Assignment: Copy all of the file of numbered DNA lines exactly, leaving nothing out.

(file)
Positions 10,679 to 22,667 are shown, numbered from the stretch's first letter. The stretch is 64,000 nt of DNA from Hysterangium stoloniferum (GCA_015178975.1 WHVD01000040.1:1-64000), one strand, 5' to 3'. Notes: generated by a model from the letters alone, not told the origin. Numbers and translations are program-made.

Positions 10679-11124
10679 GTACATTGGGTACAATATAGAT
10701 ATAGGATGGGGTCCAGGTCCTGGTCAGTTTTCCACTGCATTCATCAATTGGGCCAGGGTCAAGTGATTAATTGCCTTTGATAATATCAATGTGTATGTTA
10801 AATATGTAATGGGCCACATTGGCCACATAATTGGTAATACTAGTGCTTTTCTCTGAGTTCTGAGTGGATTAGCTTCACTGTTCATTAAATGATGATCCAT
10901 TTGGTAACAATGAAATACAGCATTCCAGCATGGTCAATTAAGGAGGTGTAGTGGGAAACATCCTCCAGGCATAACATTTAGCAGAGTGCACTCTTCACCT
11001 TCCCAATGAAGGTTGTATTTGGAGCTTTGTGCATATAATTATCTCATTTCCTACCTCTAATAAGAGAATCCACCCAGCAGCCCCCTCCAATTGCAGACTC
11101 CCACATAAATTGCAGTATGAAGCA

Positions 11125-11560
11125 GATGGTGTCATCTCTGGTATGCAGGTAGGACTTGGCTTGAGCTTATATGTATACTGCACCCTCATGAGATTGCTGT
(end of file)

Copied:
Positions 10,679 to 22,667 are shown, numbered from the stretch's first letter. The stretch is 64,000 nt of DNA from Hysterangium stoloniferum (GCA_015178975.1 WHVD01000040.1:1-64000), one strand, 5' to 3'. Notes: generated by a model from the letters alone, not told the origin. Numbers and translations are program-made.

Positions 10679-11124
10679 GTACATTGGGTACAATATAGAT
10701 ATAGGATGGGGTCCAGGTCCTGGTCAGTTTTCCACTGCATTCATCAATTGGGCCAGGGTCAAGTGATTAATTGCCTTTGATAATATCAATGTGTATGTTA
10801 AATATGTAATGGGCCACATTGGCCACATAATTGGTAATACTAGTGCTTTTCTCTGAGTTCTGAGTGGATTAGCTTCACTGTTCATTAAATGATGATCCAT
10901 TTGGTAACAATGAAATACAGCATTCCAGCATGGTCAATTAAGGAGGTGTAGTGGGAAACATCCTCCAGGCATAACATTTAGCAGAGTGCACTCTTCACCT
11001 TCCCAATGAAGGTTGTATTTGGAGCTTTGTGCATATAATTATCTCATTTCCTACCTCTAATAAGAGAATCCACCCAGCAGCCCCCTCCAATTGCAGACTC
11101 CCACATAAATTGCAGTATGAAGCA

Positions 11125-11560
11125 GATGGTGTCATCTCTGGTATGCAGGTAGGACTTGGCTTGAGCTTATATGTATACTGCACCCTCATGAGATTGCTGT